My personal recommendation is to save an environment.yml with just the installs we have explicitly performed:

(new-dl-project): $ cd <some-path>/new-dl-project
(new-dl-project): $ conda env export --from-history > environment.yml

This generates a YAML file, environment.yml with only the dependencies from the conda install command:

(new-dl-project): $ cat environment.yml
name: new-dl-project
- default
- python=3.8
- torchaudio
- pytorch
- cudatoolkit=10.2
- torchvision
prefix: /home/octavi/miniconda3/envs/new-dl-project

This version of the command does NOT specify the library version unless we have explicitly set it while installing the package. Since this is not ideal either, what I do, is to edit this file manualy with the version numbers of environment.yml.lock that I’ve created beforehand. It is also very important that you add any missing channel that may appear in environment.yml.lock. Additionally, I remove the prefix line, since it is optional and will depend on the local config. Less spurious changes to be commited to the repo this way:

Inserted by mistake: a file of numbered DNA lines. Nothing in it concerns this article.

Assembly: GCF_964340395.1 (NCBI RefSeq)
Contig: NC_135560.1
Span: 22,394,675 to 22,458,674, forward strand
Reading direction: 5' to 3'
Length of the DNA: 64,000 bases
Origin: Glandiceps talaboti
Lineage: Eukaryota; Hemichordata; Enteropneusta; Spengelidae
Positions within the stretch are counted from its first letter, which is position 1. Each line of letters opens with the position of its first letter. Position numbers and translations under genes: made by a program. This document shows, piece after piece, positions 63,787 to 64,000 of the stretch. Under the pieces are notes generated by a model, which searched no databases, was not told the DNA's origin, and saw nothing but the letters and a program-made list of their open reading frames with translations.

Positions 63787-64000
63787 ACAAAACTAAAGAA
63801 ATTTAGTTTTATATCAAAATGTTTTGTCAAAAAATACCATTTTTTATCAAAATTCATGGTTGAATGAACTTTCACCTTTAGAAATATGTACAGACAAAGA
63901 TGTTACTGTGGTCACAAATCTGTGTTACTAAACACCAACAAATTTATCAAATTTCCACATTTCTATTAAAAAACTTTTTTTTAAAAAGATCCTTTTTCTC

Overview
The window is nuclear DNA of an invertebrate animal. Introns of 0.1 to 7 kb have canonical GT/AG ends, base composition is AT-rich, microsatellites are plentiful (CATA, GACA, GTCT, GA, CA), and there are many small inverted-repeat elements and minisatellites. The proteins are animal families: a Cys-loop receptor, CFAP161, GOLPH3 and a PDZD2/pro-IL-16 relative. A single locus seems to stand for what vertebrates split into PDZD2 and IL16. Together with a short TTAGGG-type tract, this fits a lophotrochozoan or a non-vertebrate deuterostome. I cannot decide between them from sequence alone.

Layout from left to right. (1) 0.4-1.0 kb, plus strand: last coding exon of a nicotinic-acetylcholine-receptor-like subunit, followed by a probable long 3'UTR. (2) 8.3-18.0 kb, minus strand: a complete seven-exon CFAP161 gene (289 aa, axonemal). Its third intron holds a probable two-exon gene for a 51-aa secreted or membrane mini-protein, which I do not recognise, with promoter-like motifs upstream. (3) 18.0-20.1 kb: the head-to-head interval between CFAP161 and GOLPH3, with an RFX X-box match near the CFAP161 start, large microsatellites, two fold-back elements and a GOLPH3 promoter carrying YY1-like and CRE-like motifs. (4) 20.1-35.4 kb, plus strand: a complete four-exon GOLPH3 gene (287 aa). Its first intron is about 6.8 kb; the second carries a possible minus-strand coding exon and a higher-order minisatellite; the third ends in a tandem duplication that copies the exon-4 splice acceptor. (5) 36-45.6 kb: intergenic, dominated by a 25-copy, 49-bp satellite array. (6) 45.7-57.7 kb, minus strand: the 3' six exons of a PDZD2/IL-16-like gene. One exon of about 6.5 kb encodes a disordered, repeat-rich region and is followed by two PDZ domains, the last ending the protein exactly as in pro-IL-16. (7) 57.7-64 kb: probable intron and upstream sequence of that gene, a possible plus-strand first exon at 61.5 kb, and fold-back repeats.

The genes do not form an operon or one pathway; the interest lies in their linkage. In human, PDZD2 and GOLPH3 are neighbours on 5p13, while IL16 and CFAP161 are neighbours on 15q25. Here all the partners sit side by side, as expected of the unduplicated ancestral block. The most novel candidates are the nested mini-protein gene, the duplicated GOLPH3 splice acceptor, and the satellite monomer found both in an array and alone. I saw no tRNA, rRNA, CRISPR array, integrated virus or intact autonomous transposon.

To finish this conda tutorial, let’s try destroying the environment we have just created and recreating it from the environment.yml file we have prepared:

# Destroy the environment
(new-dl-project): $ conda deactivate
(base): $ conda env remove -n new-dl-project

# Check that the environment no longer exists
(base) octavi@instance-1:~/new-dl-project$ conda env list
# conda environments:
base                  *  /home/octavi/miniconda3

# Recreate it from environment.yml
(base): $ conda env create -f environment.yml

# Check that pytorch runs
(base): $ conda activate new-dl-project
(new-dl-project): $ python -c 'import torch; print(f"{torch.cuda.is_available()=}")'

Add environment.yml and environment.yml.lock to your git repo and you should be ready to go. Just remember to update both files whenever you add or update a new dependency via conda install, conda update or similar. Also remember to add the version numbers and channels to your environment.yml.